Chesapeake Swimming: Week of July 14th

| July 14, 2017

The Chesapeake Bay beach swimming guide has been released for the week of July 14th. Although no beach closures are reported, there are a number of beaches with higher than average fecal material counts. The EPA acceptable level for fecal counts is 104, which is the level necessary to cause a beach closure.

The below chart is published weekly by Anne Arundel County Department of Health. Know what is in your community water! Beaches with fecal counts over 20 have been highlighted in orange. Beaches with fecal counts over 30 are highlighted in red.

Chesapeake swimming Evolve Medical ClinicsFind out where you are, then scroll past the chart to read more about Chesapeake Bay swimming safety, including Evolve Medical’s 7 tips for safe swimming in the bay. If you follow their 7 simple tips, you will lower your risk for getting a water-related disease dramatically. 

Recreational Water Quality Reports as of 7.14.2017
Sample Locations Sample Taken Frequency of Samples Enterococci Count EPA Acceptable Level
Chesapeake Bay  
  Arundel on the Bay 7.11.2017 biweekly 26 104
  Bay Ridge at Bay Drive 7.10.2017 weekly 2 104
  Bay Ridge at Lake Ogleton 7.10.2017 biweekly 2 104
  Bay Ridge at River Drive 7.10.2017 weekly 14 104
  Beverly Beach 7.12.2017 biweekly 1 104
  Cape St. Claire at Persimmon Point 7.11.2017 biweekly 2 104
  Cedarhurst on the Bay 6.29.2017 biweekly 4 104
  Chesapeake Bay Foundation 7.10.2017 biweekly 21 104
  Fairhaven 6.29.2017 biweekly 20 104
  Franklin Manor 6.29.2017 biweekly 2 104
  Herrington Harbor South 6.29.2017 biweekly 1 104
  Highland Beach 7.11.2017 biweekly 3 104
  Oyster Harbor 7.11.2017 biweekly 2 104
  Sandy Point (East Beach) 7.10.2017 weekly 2 104
  Sandy Point (Middle Beach) 7.10.2017 weekly 2 104
  Sandy Point (South Beach) 7.10.2017 weekly 56 104
Saunders Point 7.5.2017 biweekly 4 104
Magothy River  
  Bayberry 7.11.2017 biweekly 2 104
  Camp Whipporwhill 7.10.2017 weekly 2 104
Cape Arthur 7.11.2017 biweekly 12 104
  Cape St. Claire at Lake Claire 7.11.2017 biweekly 33 104
  Hunters Harbor 7.12.2017 biweekly 1 104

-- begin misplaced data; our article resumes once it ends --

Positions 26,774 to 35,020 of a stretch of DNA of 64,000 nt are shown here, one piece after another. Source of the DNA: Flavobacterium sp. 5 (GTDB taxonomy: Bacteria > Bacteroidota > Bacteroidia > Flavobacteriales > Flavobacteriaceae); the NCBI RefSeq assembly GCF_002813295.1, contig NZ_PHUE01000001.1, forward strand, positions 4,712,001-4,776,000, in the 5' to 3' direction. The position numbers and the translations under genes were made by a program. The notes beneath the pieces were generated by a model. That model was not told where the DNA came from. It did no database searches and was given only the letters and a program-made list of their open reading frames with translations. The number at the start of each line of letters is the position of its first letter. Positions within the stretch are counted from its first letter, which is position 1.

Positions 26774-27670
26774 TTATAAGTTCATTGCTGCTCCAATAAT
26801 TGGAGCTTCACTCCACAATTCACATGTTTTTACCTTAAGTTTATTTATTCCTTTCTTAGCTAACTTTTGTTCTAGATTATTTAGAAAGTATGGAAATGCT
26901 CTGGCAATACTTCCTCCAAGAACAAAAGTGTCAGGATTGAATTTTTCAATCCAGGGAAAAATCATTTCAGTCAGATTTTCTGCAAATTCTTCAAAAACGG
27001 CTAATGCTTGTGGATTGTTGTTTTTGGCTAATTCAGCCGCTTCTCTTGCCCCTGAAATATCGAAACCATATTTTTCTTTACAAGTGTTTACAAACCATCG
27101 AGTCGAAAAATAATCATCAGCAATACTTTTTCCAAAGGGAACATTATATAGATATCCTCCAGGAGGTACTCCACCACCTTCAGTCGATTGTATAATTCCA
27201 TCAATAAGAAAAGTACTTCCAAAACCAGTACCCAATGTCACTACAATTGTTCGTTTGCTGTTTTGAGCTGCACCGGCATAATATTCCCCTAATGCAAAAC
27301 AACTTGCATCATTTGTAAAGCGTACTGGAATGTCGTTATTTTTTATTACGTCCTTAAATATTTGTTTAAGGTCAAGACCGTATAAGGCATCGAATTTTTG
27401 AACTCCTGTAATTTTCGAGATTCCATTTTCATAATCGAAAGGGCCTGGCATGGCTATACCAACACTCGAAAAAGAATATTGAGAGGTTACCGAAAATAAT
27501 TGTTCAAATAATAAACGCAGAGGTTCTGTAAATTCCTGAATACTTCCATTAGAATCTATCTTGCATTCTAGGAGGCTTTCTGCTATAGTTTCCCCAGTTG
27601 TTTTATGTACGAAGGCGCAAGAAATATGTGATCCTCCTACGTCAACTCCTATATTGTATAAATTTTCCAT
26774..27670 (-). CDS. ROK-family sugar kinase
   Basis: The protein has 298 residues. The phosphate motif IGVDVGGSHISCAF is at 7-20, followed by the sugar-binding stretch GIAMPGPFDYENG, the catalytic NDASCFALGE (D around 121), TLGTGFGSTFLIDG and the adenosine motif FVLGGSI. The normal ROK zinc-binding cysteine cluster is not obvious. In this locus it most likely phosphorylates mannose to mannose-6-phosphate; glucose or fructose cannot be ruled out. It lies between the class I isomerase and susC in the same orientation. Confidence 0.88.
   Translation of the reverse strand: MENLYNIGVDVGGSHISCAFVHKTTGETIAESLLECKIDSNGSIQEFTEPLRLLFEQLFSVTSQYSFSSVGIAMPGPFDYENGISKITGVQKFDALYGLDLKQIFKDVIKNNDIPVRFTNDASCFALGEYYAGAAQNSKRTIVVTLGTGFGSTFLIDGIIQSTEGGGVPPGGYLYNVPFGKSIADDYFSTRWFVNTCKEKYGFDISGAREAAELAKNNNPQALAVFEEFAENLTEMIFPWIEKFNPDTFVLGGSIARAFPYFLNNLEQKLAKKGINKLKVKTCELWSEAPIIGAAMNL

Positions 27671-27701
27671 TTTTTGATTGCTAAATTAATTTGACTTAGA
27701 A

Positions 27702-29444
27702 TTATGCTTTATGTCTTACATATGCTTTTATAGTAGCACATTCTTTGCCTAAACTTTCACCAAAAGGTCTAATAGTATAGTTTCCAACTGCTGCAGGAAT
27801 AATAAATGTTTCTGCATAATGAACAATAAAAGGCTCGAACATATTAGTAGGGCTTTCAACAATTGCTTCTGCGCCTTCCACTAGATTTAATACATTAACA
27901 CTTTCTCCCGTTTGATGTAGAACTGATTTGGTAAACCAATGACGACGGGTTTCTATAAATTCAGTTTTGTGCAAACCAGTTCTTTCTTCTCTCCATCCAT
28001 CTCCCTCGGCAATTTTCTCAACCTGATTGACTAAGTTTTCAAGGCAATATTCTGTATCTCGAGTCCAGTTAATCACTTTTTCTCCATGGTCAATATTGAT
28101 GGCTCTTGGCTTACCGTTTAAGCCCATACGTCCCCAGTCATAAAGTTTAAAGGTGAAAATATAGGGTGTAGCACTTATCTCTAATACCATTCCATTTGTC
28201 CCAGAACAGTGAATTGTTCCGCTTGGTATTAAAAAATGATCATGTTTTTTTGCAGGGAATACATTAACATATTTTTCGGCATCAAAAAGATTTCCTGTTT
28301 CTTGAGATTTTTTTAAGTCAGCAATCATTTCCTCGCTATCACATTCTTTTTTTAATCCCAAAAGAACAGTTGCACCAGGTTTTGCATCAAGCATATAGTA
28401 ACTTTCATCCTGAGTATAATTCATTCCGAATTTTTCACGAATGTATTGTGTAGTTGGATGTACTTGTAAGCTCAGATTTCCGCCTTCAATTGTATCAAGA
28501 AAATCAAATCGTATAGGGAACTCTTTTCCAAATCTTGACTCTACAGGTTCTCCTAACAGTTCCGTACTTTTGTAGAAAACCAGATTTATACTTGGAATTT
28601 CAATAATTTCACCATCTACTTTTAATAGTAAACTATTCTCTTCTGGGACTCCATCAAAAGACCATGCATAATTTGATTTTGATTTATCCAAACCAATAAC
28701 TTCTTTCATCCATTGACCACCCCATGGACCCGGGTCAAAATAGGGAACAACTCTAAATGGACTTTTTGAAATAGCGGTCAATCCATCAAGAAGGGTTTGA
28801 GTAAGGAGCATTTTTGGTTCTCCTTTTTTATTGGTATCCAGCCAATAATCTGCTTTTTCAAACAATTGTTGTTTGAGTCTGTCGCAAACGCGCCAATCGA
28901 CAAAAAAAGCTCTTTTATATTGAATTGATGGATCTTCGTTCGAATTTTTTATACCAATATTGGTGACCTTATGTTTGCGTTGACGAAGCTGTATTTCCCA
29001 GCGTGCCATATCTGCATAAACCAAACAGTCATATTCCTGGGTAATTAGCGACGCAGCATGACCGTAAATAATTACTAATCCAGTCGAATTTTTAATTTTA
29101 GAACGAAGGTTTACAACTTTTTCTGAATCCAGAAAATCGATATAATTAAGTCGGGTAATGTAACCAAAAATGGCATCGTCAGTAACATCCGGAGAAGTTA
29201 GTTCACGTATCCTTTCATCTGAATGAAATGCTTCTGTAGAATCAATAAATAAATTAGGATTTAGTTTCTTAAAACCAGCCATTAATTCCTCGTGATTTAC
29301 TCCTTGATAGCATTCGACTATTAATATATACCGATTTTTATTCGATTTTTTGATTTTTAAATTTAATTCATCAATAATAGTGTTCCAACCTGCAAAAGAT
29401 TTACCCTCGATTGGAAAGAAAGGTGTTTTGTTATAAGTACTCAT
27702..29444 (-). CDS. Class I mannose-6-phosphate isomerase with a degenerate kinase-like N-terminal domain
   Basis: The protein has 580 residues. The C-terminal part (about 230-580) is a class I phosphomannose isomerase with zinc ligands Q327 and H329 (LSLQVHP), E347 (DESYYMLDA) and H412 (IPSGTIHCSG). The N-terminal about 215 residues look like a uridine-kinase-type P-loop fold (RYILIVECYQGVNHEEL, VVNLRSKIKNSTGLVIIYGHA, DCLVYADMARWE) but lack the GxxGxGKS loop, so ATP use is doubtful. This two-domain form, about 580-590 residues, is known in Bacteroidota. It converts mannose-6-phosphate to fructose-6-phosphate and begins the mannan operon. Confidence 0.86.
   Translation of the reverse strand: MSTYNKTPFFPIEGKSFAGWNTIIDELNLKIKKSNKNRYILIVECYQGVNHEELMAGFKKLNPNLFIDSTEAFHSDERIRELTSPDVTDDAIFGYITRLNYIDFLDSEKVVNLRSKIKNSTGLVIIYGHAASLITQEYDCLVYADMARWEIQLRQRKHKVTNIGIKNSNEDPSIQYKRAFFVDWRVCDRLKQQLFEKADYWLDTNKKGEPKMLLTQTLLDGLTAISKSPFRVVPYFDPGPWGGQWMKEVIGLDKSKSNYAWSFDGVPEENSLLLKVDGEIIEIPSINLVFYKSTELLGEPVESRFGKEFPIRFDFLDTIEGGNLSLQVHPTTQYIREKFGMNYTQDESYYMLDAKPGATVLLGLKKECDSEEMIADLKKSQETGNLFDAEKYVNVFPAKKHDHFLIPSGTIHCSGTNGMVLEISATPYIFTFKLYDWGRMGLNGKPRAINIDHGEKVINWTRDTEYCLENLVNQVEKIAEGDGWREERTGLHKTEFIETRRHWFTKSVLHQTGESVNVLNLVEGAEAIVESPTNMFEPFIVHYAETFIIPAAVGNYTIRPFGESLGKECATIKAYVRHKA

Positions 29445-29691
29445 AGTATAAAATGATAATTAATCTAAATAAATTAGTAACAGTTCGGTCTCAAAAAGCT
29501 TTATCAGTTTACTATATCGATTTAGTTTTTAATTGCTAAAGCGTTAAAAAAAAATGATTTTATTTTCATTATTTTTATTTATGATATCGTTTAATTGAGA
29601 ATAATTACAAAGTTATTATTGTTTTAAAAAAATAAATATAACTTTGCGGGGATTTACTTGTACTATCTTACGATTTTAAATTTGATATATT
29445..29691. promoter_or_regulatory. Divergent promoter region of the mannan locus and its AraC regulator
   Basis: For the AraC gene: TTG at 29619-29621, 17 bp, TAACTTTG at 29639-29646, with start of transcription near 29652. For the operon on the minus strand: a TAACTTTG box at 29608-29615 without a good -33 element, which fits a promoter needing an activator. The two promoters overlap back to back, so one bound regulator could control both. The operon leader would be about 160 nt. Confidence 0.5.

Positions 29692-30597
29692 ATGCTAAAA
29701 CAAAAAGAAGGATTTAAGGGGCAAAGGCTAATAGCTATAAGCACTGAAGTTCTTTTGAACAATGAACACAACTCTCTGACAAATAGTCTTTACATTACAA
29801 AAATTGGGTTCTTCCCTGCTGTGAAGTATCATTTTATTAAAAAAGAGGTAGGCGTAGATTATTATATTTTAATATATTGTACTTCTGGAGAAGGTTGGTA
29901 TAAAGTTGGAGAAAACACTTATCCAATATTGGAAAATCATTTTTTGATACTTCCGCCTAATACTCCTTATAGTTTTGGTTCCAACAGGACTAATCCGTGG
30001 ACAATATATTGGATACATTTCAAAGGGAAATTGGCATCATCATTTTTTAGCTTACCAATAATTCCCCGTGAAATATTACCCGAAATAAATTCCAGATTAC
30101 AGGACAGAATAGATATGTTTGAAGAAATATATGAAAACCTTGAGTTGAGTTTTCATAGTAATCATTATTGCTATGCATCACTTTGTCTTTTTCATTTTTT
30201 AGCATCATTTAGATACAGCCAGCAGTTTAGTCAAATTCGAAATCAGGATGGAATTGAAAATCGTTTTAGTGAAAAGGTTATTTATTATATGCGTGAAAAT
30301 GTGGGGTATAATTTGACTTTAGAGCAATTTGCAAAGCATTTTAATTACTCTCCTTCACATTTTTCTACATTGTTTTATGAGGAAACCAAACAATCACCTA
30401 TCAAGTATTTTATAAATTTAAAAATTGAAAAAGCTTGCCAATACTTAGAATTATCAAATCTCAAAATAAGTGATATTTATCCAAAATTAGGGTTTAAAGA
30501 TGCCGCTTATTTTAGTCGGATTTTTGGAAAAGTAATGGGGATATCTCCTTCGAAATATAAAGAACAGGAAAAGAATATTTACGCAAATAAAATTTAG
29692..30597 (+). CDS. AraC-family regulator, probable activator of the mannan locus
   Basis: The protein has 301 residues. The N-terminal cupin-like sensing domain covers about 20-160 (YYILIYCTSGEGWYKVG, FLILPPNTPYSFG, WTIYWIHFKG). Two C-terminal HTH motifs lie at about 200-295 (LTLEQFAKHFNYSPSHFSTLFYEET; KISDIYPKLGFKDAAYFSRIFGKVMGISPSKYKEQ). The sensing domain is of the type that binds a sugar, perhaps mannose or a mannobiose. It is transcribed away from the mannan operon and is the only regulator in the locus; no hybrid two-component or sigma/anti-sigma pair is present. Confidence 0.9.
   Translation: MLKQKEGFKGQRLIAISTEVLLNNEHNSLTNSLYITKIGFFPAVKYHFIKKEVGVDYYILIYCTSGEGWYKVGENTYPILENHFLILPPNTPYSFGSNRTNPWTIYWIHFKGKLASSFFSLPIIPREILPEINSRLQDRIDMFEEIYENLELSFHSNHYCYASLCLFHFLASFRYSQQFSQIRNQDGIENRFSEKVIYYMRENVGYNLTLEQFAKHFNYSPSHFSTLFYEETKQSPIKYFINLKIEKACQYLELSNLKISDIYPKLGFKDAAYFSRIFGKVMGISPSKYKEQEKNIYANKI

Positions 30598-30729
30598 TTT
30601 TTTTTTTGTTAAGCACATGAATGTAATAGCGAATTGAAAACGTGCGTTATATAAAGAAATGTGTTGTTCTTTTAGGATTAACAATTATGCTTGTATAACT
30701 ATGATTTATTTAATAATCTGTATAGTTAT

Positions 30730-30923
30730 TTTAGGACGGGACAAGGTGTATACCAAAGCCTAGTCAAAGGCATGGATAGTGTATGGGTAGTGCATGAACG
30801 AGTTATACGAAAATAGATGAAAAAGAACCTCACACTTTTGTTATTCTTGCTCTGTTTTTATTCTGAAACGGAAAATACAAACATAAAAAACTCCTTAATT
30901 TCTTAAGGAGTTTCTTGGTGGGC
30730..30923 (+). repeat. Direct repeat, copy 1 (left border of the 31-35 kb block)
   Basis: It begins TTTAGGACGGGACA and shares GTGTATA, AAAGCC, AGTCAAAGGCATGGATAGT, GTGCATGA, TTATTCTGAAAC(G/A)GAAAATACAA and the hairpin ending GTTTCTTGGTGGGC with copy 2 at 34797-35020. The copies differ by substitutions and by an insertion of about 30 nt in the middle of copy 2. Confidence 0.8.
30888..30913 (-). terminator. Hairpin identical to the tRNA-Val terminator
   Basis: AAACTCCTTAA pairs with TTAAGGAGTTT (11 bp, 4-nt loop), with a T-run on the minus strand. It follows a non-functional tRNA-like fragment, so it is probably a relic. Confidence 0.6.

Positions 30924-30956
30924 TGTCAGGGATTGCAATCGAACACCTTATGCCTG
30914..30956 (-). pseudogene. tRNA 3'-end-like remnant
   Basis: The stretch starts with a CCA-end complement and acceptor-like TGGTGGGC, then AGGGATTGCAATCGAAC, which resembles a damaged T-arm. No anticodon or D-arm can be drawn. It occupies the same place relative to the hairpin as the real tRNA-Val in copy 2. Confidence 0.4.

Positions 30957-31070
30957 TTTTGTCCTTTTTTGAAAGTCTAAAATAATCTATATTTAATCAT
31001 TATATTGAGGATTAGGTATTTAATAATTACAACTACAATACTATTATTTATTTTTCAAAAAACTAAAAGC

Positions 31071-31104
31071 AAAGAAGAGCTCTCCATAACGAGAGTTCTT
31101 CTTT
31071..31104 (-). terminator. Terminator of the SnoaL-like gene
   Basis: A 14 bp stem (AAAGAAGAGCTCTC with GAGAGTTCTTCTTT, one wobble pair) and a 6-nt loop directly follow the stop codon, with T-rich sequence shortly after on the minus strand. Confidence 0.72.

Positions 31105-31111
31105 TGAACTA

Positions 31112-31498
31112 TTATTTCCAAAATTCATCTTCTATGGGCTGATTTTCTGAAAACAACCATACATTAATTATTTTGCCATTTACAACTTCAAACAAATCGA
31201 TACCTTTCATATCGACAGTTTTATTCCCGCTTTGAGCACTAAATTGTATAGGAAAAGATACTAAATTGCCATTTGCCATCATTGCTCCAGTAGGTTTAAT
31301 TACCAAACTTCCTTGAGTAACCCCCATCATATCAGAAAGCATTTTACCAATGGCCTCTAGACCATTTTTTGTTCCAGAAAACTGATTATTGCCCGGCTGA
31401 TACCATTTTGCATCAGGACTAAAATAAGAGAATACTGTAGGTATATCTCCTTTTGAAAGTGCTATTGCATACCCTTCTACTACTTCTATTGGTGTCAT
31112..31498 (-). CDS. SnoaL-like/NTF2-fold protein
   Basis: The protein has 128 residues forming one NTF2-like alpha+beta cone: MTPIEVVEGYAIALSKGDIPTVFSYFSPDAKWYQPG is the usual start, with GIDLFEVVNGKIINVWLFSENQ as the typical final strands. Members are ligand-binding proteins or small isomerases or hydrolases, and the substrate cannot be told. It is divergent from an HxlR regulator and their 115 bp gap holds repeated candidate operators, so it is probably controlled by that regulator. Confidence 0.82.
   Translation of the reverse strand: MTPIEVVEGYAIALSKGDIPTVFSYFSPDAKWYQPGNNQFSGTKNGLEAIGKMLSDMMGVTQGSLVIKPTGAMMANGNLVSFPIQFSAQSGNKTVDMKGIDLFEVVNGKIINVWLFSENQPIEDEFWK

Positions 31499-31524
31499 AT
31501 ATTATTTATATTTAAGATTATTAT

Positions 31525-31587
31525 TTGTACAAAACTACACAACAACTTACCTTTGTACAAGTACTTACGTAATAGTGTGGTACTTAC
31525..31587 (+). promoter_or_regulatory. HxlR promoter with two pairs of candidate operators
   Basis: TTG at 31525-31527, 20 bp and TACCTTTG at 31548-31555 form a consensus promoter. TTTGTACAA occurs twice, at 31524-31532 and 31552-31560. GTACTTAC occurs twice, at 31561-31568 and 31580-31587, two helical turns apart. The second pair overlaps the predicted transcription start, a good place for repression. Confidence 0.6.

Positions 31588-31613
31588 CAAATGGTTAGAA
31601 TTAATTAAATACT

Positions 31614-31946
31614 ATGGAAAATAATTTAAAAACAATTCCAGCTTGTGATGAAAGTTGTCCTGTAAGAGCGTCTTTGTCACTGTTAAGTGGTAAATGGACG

Magothy Manor 7.11.2017 biweekly 22 104
  Moorings on the Magothy 7.11.2017 biweekly 12 104
  Mountain Point at Gibson Island 7.12.2017 biweekly 1 104
  North Shore 7.12.2017 biweekly 1 104
  Shore Acres 7.11.2017 biweekly 28 104
  Sylvan View 7.12.2017 biweekly 39 104
  Tar Cove at Sillery Bay 7.12.2017 biweekly 4 104
  Twin Harbors 7.11.2017 biweekly 2 104
Upper Magothy Beach 7.11.2017 monthly 8 104
Patapsco River  
Atlantic Marina Resort 7.5.2017 biweekly 15 104
Bayside Beach 7.5.2017 biweekly 1 104
  Ft. Smallwood Park 7.10.2017 weekly 2 104
Venice On The Bay 7.5.2017 biweekly 2 104
Rhode River  
  Camp Wabanna 7.10.2017 weekly 1 104
Ponder Cove 6.29.2017 biweekly 22 104
  YMCA Camp Letts 7.10.2017 weekly 5 104
Rock Creek  
  Pine Grove Village 6.19.2017 monthly 1 104
Severn River  
  Annapolis Sailing 7.10.2017 weekly 2 104
  Arden on the Severn at Oakview 7.11.2017 biweekly 34 104
  Arden on the Severn at Pullen 7.11.2017 biweekly 18 104
  Arden on the Severn at Shore End 7.11.2017 biweekly 15 104
  Arden on the Severn at Valentine Creek 7.11.2017 biweekly 4 104
  Carrollton Manor on the Severn 7.10.2017 biweekly 22 104
  Colchester on the Severn 7.11.2017 biweekly 1 104
  Epping Forest 7.10.2017 weekly 1 104
  Herald Harbor 7.11.2017 biweekly 22 104
  Hollywood on the Severn 7.11.2017 biweekly 1 104
  Linstead on the Severn 7.10.2017 weekly 1 104
  Olde Severna Park 7.10.2017 weekly 1 104
  Palisades on the Severn 7.11.2017 biweekly 2 104
Pines on the Severn 7.5.2017 biweekly 19 104
  Round Bay Main Beach 7.10.2017 weekly 2 104
  Round Bay at Round Bay Road 7.10.2017 biweekly 1 104
Sherwood Forest Beach 7.5.2017 biweekly 7 104
  Sherwood Forest Pier 7.10.2017 weekly 1 104
  West Severna Park 7.10.2017 biweekly 2 104
  Whitneys Landing 7.11.2017 biweekly 15 104
Winchester on the Severn 7.5.2017 biweekly 1 104
South River  
  Cape St. John 7.10.2017 biweekly 5 104
  Chestnut Hills 7.12.2017 biweekly 15 104
  Edgewater Beach Sunny Section 7.12.2017 biweekly 36 104
  Glebe Heights 6.15.2017 monthly 1 104
  Glen Isle 7.10.2017 biweekly 7 104
  Hillsmere Shores 7.11.2017 biweekly 26 104
  Loch Haven Beach 7.11.2017 biweekly 8 104
  Londontown at Arundel 7.12.2017 biweekly 1 104
  Londontown at Delmar 7.12.2017 biweekly 4 104
  Londontown at Highland 7.12.2017 biweekly 3 104
  Londontown at Midland 7.12.2017 biweekly 5 104
  Londontown at Silver Run 7.12.2017 biweekly 2 104
  Mayo Beach Park 7.10.2017 weekly 7 104
  Selby on the Bay 7.11.2017 biweekly 19 104
  South River Heights 7.10.2017 biweekly 12 104
  Turkey Point at Selby Bay 7.11.2017 biweekly 22 104
Stoney Creek  
  Elizabeths Landing 7.11.2017 biweekly 4 104
  Sunset Beach 7.12.2017 biweekly 4 104
Weems Creek  
  Admiral Heights 7.11.2017 biweekly 3 104
West River  
  Avalon Shores 6.29.2017 biweekly 4 104
  West River Methodist Camp 7.12.2017 monthly 4 104
  Westlee 6.15.2017 monthly 2 104
The EPA acceptable level for swimming and other direct water contact is determined by the U.S. Environmental Protection Agency, Maryland Department of the Environment and the Anne Arundel County Department of Health. For bodies of water that the Department samples, the acceptable level of enterococci bacteria is 104 or fewer bacteria colonies per 100 milliliters of water. See Water Quality Fact Sheet.